***WARNING*** There will be a great deal of talk about excrement in this post. If you are in the midst of eating, have a weak stomach, or find the topic too distasteful to bear, please read no further. You will be sorry if you do.
Lately, my nerves have been more frayed than the cat's scratching post. With the mystery of Broccoli's death remaining unsolved, I've taken to obsessive compulsive levels of observation of the chooks' behaviors, general appearance, eating and drinking habits, and excretion of bodily fluids. Miss Lorraine and Pearl seemed fine in all categories but one. And of course that one category would have to have been their feces. Yes, I have spent an inordinate amount of time dissecting and analyzing chicken shit over the last week. I know, you are soooooo jealous.
The day after Broccoli's passing, which was particularly cold and grey, I reluctantly trudged over to the chicken coop, heart in mouth, fearing that I would find another lady keeled over of god knows what. Fortunately, they were both bright eyed and chirpy, though looking a bit forlorn with the loss of their friend and everything. As I cleaned their bedding, I noticed that some of the poop just didn't look right. It was kind of pinkish and brain-like looking, and when I smushed it open I saw tiny specks of blood in it. I immediately rushed to consult my dear go-to-in-a-crisis friend, Google, and entered "blood chicken poop" in the search engine. The results were not encouraging. Apparently, this is a sign of one of the most common illnesses in chicks, Coccidiosis (Go ahead and try to say it. It's fun, if not humbling), and if it is not treated right away, deaths in the flock will follow. Evidently, we'd already made it to that point.
Coccidiosis, or Cocci if you can't quite spit out the full version, is a single celled parasite that naturally occurs in the intestines of all chickens. The problem for chicks is that their systems can easily get overwhelmed by these little buggers as poultry have the disgusting habit of pecking at their own, as well as fellow flock mate's, poo and consequently, ingesting more of the parasite, which eventually burrows into the intestinal lining, wreaking all kinds of havoc. By 12 weeks, most birds become immune, thus many a farmer give medicated feed to the babies until they reach this stage. I had the bright idea that I would go organic, thinking that would be in the best interest of everyone involved. I am now fairly certain that the green behind my ears can be plainly viewed from outer space. I bought these hens from someone who kept hundreds of chicks in her small barn; they were bound to have been exposed to a large amount of this parasite. I should have known... or maybe I should have read the whole book.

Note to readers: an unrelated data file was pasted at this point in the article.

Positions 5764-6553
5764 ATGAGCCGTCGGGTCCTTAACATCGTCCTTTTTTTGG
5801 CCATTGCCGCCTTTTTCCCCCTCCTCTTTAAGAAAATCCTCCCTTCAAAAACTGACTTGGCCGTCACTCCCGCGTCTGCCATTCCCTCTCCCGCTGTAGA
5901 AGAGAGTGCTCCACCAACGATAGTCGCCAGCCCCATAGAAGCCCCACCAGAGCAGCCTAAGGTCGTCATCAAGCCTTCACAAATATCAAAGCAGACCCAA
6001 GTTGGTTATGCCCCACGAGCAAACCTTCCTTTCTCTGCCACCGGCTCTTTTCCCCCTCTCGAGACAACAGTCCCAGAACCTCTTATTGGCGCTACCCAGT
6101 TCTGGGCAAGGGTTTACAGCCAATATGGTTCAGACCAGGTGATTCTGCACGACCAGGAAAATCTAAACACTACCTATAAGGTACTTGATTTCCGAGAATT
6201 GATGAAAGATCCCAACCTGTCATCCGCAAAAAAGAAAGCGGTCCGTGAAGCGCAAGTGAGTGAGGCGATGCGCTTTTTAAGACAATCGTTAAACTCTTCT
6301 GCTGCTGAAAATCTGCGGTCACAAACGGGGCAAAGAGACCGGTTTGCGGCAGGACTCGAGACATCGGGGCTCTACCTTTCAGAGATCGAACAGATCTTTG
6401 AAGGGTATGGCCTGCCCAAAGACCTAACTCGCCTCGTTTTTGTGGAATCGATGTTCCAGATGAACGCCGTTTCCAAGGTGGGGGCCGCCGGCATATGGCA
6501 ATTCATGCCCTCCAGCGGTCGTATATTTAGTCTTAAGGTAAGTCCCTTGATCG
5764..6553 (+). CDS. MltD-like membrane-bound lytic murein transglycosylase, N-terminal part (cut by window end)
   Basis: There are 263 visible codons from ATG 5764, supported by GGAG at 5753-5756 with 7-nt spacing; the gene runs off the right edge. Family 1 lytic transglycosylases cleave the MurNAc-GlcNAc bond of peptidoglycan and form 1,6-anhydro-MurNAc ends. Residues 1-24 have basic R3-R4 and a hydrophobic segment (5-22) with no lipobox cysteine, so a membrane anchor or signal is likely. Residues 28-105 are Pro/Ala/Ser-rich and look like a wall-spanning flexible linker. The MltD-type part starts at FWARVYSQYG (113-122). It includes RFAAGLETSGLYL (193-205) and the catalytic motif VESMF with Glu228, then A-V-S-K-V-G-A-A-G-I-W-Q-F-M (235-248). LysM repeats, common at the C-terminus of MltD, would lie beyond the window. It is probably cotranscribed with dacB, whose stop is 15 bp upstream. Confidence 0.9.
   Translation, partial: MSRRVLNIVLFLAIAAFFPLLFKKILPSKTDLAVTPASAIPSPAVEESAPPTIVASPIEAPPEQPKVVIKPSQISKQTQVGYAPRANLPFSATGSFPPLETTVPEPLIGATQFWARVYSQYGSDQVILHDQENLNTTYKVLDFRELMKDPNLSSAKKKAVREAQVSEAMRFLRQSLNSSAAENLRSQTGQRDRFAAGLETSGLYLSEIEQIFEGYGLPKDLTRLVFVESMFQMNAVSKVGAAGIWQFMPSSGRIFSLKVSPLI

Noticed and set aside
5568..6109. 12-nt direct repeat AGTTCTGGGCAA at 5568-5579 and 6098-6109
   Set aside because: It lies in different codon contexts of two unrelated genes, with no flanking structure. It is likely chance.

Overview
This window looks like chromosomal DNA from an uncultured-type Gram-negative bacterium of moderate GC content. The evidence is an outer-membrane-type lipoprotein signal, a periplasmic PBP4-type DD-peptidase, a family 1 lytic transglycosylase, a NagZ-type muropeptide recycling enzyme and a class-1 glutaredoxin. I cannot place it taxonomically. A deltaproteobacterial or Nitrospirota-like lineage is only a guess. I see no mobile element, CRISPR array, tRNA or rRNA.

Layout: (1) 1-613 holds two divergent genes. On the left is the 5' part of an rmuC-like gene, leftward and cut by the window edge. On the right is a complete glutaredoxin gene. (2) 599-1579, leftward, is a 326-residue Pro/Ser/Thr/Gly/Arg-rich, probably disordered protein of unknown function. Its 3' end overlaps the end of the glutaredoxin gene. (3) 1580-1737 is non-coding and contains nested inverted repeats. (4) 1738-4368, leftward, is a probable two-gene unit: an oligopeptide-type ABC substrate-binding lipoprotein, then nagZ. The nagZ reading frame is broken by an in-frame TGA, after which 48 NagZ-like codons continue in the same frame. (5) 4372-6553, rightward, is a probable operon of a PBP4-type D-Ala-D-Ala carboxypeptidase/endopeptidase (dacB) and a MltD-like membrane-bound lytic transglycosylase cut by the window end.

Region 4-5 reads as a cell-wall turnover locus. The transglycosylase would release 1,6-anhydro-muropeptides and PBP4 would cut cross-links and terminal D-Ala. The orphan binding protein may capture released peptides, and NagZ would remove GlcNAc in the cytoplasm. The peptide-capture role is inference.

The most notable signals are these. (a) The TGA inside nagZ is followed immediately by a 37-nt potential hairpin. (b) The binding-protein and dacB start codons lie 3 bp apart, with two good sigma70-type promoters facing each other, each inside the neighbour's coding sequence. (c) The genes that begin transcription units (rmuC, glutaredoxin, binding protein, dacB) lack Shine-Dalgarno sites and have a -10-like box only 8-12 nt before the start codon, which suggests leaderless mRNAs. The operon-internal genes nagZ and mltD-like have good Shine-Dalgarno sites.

Coulda, shoulda, woulda, whatever! I needed to find the appropriate treatment... and fast. This is where the true trials and tribulations of raising poultry in the city reveal themselves. The cure? A drug called amprolium. Where to find it? Supposedly any feed store. Ha! The search for this little medication involved one heck of a wild goose chase in places that of course were nowhere near my residence. I began with a frantic and bogus trip to Half Moon Bay where I actually held the bottle of this stuff in my hands, but didn't end up purchasing it because the sassy young filly behind the counter crisply informed me that it was only for cows. Maybe I just looked like an uppity city slicker so that when asked if I could just figure out what the dosage for a chicken would be, she snipped "that's your deal, it's for cows." Apprehensive that I might kill the rest of my flock, I decided the chickens could wait until I returned from my weekend in Fresno for a three year old's birthday party. Certainly I could find this stuff in the Central Valley, being the heart of California farm country. Well, one would think. I called 15 stores in the greater Fresno area and only ONE told me they had the product I was looking for and that it, too, was for cattle. Are there no chickens in Fresno? Seriously? How is it possible that I cannot find the medication for the most common ailment of young poultry? The store clerk assured me that I could adjust the dosage for a chicken. To err on the side of prudence, I phoned up feed stores in the Chicken Capital of the U.S., "the egg basket to the world", poultry central... Petaluma. They confirmed the store clerk's advice. Problem solved. I picked up the amprolium and brought it to my ladies as soon as we arrived home on Sunday.
After checking in on the chicks and giving them their meds, I settled down with my computer to look for replacement peeps on Craigslist when I found a flaming post that finally put all my questions to rest. The post warned customers to BEWARE of the person who sold me my chickens, that she knowingly sells sick birds, and that it has happened to many people. Was I swindled by the Chicken Queen? Did I turn a blind eye to the conditions in her barn because of the tempting and vast array of chicken breeds that she had in stock? Maybe. I know I should be pissed off at this poultry farmer, but really I'm just relieved that I didn't kill the chicken.
FYI, for any of you out there who may need to know what Cocci looks like, go here (and I don't recommend looking unless you have to):
Here's a pic of the lonely ladies: